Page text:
English

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Etymology 1

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From French caporal.

Noun

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caporal (uncountable)

  1. A type of shag tobacco.
    • 1928, Jean Rhys, Quartet, Penguin, published 2000, page 7:
      She had been sitting there for nearly an hour and a half, and during that time she had drunk two glasses of black coffee, smoked six caporal cigarettes and read the week's Candide.

Etymology 2

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From Spanish caporal.

Noun

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caporal (plural caporals)

  1. (Latin America) A foreman or overseer.

Anagrams

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Catalan

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Pronunciation

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Noun

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caporal m (plural caporals)

  1. (military) corporal

Further reading

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French

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Etymology

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Borrowed from Italian caporale.

Pronunciation

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  • IPA(key): /ka.pɔ.ʁal/
  • Audio:(file)

Noun

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caporal m (plural caporaux, feminine caporale)

  1. (military) corporal
  2. caporal (tobacco)

Further reading

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Italian

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Noun

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caporal m (apocopated)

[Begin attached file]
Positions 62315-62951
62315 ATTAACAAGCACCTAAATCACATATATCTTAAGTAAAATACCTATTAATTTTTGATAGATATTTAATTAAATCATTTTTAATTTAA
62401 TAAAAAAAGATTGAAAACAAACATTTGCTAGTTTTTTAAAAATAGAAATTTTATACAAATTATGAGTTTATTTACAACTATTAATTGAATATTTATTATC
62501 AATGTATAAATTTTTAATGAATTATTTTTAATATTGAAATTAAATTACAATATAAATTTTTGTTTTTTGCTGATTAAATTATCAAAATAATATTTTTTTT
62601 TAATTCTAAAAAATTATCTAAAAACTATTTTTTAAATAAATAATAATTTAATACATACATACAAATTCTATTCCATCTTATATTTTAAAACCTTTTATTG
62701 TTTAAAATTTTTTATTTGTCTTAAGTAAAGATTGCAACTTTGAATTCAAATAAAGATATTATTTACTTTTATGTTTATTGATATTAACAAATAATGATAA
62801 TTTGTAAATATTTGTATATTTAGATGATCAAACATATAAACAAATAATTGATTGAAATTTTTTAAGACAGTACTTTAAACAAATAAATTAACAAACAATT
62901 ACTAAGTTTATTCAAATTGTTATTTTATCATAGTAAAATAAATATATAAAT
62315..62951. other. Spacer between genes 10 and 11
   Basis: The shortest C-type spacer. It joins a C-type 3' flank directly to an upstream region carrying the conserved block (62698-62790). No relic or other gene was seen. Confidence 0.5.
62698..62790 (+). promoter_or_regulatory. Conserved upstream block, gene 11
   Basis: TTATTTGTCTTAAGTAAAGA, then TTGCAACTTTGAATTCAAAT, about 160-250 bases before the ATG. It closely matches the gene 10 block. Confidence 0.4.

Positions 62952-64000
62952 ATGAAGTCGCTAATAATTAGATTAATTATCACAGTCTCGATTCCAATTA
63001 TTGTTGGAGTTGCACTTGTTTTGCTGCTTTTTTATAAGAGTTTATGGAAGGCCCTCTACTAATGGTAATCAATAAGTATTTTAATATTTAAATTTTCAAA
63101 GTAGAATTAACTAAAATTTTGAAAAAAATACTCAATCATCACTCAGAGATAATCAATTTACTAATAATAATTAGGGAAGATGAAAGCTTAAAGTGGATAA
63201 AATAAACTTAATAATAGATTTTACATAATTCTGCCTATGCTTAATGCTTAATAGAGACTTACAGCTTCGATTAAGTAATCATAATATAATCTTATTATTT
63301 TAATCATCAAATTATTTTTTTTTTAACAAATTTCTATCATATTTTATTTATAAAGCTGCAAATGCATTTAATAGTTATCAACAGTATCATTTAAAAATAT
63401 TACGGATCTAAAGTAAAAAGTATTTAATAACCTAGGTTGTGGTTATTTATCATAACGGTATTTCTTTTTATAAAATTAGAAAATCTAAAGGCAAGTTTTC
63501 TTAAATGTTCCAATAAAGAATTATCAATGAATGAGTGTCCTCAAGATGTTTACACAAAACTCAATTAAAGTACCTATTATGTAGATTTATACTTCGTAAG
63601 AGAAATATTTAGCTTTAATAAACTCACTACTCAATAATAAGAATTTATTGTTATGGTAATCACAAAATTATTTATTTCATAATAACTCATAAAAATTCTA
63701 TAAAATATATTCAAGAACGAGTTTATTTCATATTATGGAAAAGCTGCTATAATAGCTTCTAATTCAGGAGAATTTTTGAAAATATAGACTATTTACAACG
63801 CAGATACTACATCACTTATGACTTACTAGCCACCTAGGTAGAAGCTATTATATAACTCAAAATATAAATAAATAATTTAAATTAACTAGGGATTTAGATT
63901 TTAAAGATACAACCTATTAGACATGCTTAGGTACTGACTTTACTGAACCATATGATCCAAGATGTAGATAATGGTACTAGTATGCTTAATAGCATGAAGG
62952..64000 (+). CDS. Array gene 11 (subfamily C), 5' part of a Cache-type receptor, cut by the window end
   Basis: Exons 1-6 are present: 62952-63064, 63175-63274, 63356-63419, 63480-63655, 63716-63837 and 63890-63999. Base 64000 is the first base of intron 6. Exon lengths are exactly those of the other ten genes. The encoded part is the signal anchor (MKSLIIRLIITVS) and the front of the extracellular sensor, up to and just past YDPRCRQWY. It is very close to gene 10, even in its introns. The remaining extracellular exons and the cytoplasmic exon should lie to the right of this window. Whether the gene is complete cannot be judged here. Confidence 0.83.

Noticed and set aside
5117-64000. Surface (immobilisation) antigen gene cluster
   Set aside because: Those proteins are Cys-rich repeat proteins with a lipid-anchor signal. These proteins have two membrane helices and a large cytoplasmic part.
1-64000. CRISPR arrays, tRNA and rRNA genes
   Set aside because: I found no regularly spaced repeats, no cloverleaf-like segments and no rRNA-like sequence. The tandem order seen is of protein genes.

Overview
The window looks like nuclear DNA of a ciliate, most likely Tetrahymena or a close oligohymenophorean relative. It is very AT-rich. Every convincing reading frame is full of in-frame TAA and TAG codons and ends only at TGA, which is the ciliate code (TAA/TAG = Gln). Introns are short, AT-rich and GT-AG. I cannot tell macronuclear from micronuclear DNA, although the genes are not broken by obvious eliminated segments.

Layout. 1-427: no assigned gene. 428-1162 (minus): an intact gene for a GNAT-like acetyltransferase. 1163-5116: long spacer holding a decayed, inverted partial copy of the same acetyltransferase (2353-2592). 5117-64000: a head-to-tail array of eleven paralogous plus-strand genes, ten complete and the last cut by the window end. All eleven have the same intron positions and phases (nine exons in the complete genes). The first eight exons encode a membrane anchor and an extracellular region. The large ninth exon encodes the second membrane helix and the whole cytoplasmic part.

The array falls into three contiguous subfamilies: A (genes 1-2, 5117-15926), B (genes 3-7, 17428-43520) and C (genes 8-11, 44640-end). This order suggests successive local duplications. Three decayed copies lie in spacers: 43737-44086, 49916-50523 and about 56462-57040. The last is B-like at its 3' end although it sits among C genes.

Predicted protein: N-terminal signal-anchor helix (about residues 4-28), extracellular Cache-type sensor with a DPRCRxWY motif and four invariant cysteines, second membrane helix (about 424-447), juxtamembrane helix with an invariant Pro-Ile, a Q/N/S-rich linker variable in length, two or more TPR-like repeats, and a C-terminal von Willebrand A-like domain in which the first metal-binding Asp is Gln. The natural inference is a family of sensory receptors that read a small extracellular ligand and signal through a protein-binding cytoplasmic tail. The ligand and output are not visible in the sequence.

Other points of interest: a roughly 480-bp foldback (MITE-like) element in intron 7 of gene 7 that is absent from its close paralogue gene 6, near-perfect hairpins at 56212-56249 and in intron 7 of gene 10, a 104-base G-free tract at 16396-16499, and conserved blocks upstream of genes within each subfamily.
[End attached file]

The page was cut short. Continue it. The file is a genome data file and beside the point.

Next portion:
1. Apocopic form of caporale

Portuguese

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Etymology

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Borrowed from French caporal, from Italian caporale, from capo (chief).[1]

Pronunciation

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  • Hyphenation: ca‧po‧ral

Noun

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caporal m (plural caporais)

  1. (Portugal, military) former military rank, between corporal and sergeant

Adjective

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caporal m or f (plural caporais)

  1. designating a quality of chopped tobacco

References

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  1. ^ caporal” in Dicionário infopédia da Língua Portuguesa. Porto: Porto Editora, 2003–2024.

Romanian

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Etymology

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Borrowed from French caporal.

Pronunciation

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Noun

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caporal m (plural caporali)

  1. corporal

Declension

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Spanish

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Etymology

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Borrowed from Italian caporale.

Pronunciation

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  • IPA(key): /kapoˈɾal/ [ka.poˈɾal]
  • Rhymes: -al
  • Syllabification: ca‧po‧ral

Noun

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caporal m (plural caporales)

  1. corporal
  2. foreman

Further reading

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